Experiments conducted by Dorothy Retallack in the late 1960's seemed to show that plants hate rock 'n' roll yet thrive on certain other types of music such as Bach and Ravi Shankar. Specifically, she exposed a variety of plants in a 56 ft. chamber to the "acid rock" of Led Zeppelin, Vanilla Fudge, and Jimi Hendrix, and the plants began pointing in the opposite direction of the sound. In contrast, when Bach and Shankar were played, the plants began tilting towards the music.
Additionally it was shown that the rock music plants required more water yet their growth was weaker (some plants even died) than the control group (silence) and the Shankar/Bach groups, in which the plants grew luxuriantly (see photos from Fate Magazine article). "If rock is doing that to plants, man, I wonder what it's doing to me?," a rock fan impressed with Retallack's research asked, it was detailed in The Secret Life of Plants.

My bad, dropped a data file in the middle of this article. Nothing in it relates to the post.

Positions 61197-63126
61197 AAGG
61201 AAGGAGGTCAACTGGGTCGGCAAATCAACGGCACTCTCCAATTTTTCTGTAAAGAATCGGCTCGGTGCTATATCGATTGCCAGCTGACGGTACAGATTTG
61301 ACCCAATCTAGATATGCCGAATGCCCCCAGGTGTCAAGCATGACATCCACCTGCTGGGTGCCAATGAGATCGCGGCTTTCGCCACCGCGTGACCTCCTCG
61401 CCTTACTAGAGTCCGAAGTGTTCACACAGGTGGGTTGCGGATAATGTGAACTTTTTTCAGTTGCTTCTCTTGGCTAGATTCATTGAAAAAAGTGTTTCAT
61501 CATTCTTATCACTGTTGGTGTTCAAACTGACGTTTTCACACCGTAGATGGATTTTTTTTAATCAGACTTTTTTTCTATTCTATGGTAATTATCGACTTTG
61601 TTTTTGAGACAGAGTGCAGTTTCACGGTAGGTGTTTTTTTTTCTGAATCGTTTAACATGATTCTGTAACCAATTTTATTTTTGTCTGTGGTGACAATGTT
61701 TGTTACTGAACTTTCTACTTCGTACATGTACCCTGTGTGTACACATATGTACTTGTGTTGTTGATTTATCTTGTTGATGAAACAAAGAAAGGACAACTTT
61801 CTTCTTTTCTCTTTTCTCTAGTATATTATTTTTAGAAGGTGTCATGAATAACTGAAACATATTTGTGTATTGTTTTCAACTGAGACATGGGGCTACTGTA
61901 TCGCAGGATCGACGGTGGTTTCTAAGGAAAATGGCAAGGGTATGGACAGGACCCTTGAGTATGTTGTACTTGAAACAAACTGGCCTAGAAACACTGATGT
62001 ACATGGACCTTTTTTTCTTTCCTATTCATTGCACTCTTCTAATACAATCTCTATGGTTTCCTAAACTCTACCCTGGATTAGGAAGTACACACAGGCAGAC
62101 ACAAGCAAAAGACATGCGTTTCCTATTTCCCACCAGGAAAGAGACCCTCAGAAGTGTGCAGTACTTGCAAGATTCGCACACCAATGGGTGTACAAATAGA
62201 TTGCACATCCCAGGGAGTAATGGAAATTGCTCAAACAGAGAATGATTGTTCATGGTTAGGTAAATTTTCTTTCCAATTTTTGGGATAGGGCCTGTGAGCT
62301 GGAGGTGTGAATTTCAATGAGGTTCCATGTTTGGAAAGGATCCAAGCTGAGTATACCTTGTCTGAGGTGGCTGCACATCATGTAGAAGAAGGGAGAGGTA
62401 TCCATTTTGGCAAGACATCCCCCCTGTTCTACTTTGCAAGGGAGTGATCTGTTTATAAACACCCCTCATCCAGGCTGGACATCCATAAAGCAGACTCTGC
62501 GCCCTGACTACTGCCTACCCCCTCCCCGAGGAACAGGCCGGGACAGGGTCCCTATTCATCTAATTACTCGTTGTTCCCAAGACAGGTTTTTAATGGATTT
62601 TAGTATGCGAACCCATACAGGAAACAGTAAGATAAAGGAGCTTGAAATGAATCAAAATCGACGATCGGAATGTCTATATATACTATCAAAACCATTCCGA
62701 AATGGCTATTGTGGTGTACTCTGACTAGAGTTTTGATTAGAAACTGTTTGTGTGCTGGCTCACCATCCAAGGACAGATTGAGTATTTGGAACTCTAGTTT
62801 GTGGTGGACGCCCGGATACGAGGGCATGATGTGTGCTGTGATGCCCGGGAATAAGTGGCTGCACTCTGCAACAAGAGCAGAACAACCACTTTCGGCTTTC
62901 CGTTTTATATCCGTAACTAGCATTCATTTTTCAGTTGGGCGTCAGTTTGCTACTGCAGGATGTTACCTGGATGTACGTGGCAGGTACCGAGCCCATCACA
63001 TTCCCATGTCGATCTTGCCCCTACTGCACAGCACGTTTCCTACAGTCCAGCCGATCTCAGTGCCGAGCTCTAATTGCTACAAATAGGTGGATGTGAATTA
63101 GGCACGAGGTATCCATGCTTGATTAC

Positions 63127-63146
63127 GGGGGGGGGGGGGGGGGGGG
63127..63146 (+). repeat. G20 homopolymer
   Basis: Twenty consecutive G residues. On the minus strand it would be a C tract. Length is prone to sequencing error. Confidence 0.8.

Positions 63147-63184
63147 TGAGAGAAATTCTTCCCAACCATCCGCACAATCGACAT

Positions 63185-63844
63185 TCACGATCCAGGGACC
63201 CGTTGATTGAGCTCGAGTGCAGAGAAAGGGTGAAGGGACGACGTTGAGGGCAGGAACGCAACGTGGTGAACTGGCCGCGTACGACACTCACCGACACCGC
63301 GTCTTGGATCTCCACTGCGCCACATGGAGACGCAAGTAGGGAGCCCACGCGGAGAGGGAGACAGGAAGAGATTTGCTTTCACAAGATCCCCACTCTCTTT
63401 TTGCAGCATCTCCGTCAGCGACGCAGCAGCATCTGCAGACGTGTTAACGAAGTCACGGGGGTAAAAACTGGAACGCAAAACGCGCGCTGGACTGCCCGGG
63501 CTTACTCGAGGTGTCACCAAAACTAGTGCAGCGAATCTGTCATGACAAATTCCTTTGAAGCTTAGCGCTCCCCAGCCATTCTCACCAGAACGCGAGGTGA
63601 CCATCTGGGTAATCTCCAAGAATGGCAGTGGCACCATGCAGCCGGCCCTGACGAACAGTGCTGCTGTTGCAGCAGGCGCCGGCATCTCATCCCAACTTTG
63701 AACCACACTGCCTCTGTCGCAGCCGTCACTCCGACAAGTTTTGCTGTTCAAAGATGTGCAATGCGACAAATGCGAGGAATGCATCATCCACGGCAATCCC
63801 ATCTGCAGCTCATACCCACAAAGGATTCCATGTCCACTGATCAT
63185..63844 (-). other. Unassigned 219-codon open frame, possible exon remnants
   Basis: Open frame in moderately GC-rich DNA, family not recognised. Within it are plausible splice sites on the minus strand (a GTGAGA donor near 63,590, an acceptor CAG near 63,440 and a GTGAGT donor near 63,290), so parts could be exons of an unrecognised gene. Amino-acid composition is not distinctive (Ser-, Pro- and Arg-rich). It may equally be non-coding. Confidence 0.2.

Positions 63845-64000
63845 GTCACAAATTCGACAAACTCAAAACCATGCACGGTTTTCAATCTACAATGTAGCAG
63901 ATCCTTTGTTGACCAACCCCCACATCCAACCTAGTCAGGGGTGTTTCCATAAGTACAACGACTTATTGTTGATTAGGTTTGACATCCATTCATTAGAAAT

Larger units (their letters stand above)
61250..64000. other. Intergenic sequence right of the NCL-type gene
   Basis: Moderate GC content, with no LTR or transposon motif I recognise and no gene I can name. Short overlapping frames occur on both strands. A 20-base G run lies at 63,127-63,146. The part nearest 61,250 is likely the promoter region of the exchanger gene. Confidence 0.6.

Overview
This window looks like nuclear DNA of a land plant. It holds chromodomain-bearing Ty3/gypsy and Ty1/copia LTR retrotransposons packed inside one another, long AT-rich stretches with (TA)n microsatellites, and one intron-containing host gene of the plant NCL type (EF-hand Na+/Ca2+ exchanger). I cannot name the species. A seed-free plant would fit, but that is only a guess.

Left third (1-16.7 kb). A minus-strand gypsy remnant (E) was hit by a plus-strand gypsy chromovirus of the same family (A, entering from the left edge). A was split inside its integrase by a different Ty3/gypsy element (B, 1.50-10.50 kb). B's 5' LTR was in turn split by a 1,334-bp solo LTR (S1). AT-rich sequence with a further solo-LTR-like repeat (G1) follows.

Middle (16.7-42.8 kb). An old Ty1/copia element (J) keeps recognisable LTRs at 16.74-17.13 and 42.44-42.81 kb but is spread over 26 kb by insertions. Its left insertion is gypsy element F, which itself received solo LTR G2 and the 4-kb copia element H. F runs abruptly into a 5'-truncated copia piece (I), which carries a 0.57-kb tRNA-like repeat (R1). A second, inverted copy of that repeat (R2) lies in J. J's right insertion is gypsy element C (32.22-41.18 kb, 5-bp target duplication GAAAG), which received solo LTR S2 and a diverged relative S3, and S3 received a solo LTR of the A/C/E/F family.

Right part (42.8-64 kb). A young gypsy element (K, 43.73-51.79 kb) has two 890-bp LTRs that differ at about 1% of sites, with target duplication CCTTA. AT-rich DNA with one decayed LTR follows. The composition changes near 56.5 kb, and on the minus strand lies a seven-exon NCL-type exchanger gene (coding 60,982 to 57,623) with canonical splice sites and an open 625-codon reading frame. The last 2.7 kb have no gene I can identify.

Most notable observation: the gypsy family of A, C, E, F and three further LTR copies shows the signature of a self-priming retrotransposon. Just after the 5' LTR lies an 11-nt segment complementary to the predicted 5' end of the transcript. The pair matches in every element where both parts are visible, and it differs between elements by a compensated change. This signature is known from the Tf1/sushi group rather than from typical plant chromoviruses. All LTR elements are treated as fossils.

By 1970, as the publicity over Retallack's research bloomed in newspapers and magazines and on TV, other experimenters stepped into the foray. There was Dr. George Milstein, for instance, who was able to increase plant growth through specific auditory vibrations, and Pip Records released the LP Growing Plants Successfully in the Home, embedding the continuous low hum he developed into musical selections. More recently, Dr. Dan Carlson has marketed Sonic Bloom, a "proprietary audio, organic nutrient plant growing process," said to specifically assist plant growth with low water availability and poor soil conditions.